And just because I am a controversialist, guess this batsman:

Boycott

Cook

Root

Bairstow

Stokes

Moeen

?

10-20

0%

0%

0%

0%

0%

0%

0%

20-30

2%

5%

0%

30%

14%

45%

0%

30-40

24%

23%

7%

14%

62%

17%

14%

40-50

36%

40%

30%

16%

24%

28%

44%

50-60

18%

21%

35%

22%

0%

11%

37%

60-70

17%

7%

8%

14%

0%

0%

5%

70-80

3%

2%

13%

4%

0%

0%

0%

80-90

0%

3%

6%

0%

0%

0%

0%

Yes….KP

Thanks MiaB. Any excuse for a KP shot…

cropped-wp-1500506510756.jpg

 

 

England vs South Africa: 4th Test and Review

In common with the rest of the series, the fourth and last day of the final Test turned out to be a mopping up exercise, the outcome already beyond doubt, the uncertainty merely concerning the margin and how long it would take.  Early hopes for a spectacular Moeen century were dashed when Broad and Anderson were dismissed in short order, removing any argument about how long to bat on, perhaps fortuitously.  It made little difference to anything but a potential personal milestone, and by the end of the day it was hard to imagine Moeen would have been in any way disappointed with his lot.

South Africa fought hard, in a manner that has been in somewhat short supply this series, but a target of 380, on a surface that was deteriorating, was never feasible.  Both teams have been afflicted with top order fragility this series, the difference being that England’s middle and lower order are operating on a different level to their counterparts.  Moeen’s unbeaten 75 in the second innings probably wasn’t the difference between the sides, but it certainly gave a fair degree of breathing space.  The 90 runs added for the last three wickets turned a highly unlikely target into an impossible one, which given the tourists’ manful efforts with the ball to stay in the series was a case of hammering the final nail in the series coffin.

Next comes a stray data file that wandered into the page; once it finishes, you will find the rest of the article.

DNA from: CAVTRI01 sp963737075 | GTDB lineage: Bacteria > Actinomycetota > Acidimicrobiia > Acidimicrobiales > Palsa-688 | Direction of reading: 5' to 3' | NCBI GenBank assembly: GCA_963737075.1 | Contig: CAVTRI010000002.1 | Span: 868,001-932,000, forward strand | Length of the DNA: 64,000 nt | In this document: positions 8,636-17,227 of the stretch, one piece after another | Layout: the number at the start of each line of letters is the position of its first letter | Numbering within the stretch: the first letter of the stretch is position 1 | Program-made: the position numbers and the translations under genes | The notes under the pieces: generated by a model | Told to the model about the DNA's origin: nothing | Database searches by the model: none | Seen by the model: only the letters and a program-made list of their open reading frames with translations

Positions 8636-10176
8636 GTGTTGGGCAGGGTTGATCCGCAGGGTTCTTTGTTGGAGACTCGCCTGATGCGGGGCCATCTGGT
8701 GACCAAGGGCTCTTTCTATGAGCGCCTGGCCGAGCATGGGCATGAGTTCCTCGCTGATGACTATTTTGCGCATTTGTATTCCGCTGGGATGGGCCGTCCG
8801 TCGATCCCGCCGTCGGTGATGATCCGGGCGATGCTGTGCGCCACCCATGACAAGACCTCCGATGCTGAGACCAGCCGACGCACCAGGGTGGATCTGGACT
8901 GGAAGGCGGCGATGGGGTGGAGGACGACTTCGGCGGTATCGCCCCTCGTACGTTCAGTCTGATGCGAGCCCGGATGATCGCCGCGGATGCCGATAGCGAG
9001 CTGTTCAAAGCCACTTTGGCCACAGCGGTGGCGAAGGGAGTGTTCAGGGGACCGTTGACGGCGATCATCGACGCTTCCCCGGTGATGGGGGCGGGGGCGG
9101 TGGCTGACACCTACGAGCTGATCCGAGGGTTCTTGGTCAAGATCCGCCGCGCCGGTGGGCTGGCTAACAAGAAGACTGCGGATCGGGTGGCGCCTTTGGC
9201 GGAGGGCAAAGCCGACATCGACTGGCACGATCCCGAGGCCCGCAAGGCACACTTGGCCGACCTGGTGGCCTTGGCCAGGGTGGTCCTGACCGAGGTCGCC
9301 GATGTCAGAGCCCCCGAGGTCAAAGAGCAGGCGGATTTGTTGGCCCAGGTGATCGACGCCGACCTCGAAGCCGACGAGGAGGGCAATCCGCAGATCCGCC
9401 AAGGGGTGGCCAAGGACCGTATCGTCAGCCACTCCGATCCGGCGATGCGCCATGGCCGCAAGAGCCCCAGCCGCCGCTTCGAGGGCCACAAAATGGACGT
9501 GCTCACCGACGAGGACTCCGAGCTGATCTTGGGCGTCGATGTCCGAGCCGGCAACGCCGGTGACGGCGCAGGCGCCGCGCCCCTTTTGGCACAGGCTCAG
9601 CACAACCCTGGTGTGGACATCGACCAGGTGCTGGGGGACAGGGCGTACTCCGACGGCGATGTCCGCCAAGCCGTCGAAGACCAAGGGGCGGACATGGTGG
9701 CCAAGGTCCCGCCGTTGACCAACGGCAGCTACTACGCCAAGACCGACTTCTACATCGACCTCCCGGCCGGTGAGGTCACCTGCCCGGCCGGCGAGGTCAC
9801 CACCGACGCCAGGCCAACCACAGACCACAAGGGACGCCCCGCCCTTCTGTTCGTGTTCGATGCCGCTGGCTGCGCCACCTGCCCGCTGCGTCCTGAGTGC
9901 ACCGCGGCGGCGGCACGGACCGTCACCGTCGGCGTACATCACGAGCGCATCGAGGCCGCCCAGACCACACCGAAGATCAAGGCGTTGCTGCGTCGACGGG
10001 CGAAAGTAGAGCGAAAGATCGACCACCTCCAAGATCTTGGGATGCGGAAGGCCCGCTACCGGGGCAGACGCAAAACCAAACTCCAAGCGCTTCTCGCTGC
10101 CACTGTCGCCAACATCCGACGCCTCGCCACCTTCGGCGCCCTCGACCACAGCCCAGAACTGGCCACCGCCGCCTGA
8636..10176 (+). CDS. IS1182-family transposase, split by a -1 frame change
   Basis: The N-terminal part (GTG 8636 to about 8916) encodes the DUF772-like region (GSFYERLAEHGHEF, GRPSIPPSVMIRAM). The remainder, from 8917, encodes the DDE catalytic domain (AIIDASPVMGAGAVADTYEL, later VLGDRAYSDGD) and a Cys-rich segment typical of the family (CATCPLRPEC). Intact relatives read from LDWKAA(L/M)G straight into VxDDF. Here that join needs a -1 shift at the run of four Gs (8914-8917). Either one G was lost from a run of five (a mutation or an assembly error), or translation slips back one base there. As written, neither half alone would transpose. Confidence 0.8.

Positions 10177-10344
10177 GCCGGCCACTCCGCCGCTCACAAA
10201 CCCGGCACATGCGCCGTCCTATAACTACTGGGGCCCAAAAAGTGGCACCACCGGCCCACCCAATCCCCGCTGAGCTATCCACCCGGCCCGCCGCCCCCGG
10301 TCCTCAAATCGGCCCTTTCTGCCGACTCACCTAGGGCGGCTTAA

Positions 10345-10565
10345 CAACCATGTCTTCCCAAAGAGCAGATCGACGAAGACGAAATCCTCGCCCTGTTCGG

After a faltering start came a fine partnership between Amla and Du Plessis.  Neither have had outstanding series – that Vernon Philander is top of the batting averages makes that clear – though Amla has scored runs without ever going on to a match defining innings.  Broad and Anderson, particularly the latter, had bowled superbly early on, both swing and seam with the new ball making life exceptionally difficult.  For South Africa to reach 163-3 was a tribute to how well they had done, not that it was a time to worry about reaching the target.  Enter that man Moeen again, who must be feeling Test cricket is currently the easiest game in the world.  Three quick wickets and the game was just about done, as he finished with another five wicket haul, this time via the slightly less impressive manner of three wickets in four balls rather than three.  He was unsurprisingly named Man of the Series for England – Morne Morkel picking up the equivalent award for South Africa.

At the end of it, it was a comfortable enough series win.  England were the better side of the two, the depth in their batting and injuries, illness and voluntary absence hampering the visitors.  Yet the weaknesses identified in both sides at the start were no closer to being resolved by the end.  England’s new captain Joe Root did well enough, he was certainly more attacking than had been the case at any time during the Cook era, and if nothing else at no point where there obvious occasions where the tactics were utterly baffling, in itself a positive.  Where England tended to fall short, particularly but not solely at Trent Bridge, was in the top order batting, something not directly within the purview of the captain.   Ultimately England’s batting was slightly deeper and slightly less fragile than South Africa’s.